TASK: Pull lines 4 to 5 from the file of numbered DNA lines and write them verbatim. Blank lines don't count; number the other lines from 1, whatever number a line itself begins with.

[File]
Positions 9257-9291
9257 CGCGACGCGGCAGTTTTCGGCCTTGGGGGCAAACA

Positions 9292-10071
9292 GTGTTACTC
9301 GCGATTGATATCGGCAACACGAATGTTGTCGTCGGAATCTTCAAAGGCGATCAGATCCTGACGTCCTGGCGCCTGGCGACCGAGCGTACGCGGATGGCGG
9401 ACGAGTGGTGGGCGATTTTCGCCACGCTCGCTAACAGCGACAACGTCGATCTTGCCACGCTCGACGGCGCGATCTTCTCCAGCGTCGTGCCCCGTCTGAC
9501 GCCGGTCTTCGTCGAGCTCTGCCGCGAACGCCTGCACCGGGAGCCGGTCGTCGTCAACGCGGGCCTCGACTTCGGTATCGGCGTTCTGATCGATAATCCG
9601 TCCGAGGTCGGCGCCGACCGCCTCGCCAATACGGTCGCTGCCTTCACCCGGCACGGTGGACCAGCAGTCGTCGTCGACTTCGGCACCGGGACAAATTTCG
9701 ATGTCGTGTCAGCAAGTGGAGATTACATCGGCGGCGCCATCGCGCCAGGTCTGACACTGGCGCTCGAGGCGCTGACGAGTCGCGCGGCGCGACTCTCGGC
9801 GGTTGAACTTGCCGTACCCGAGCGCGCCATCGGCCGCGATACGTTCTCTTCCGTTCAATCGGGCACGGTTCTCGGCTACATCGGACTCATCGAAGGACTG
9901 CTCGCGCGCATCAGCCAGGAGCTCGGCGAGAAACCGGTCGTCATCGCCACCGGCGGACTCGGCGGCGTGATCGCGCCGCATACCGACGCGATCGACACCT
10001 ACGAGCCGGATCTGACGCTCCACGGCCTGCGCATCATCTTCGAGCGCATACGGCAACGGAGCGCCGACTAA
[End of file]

9292 GTGTTACTC
9301 GCGATTGATATCGGCAACACGAATGTTGTCGTCGGAATCTTCAAAGGCGATCAGATCCTGACGTCCTGGCGCCTGGCGACCGAGCGTACGCGGATGGCGG